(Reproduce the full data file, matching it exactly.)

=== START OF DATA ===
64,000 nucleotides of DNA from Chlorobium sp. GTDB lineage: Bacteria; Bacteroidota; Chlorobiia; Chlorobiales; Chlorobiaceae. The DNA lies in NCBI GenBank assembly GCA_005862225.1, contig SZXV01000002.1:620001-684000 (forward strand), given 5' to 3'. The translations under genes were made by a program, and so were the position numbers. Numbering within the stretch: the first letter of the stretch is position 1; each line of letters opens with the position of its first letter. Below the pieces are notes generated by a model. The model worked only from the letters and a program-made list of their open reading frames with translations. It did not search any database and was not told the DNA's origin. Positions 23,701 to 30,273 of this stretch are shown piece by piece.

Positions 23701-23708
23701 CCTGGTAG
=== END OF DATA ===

64,000 nucleotides of DNA from Chlorobium sp. GTDB lineage: Bacteria; Bacteroidota; Chlorobiia; Chlorobiales; Chlorobiaceae. The DNA lies in NCBI GenBank assembly GCA_005862225.1, contig SZXV01000002.1:620001-684000 (forward strand), given 5' to 3'. The translations under genes were made by a program, and so were the position numbers. Numbering within the stretch: the first letter of the stretch is position 1; each line of letters opens with the position of its first letter. Below the pieces are notes generated by a model. The model worked only from the letters and a program-made list of their open reading frames with translations. It did not search any database and was not told the DNA's origin. Positions 23,701 to 30,273 of this stretch are shown piece by piece.

Positions 23701-23708
23701 CCTGGTAG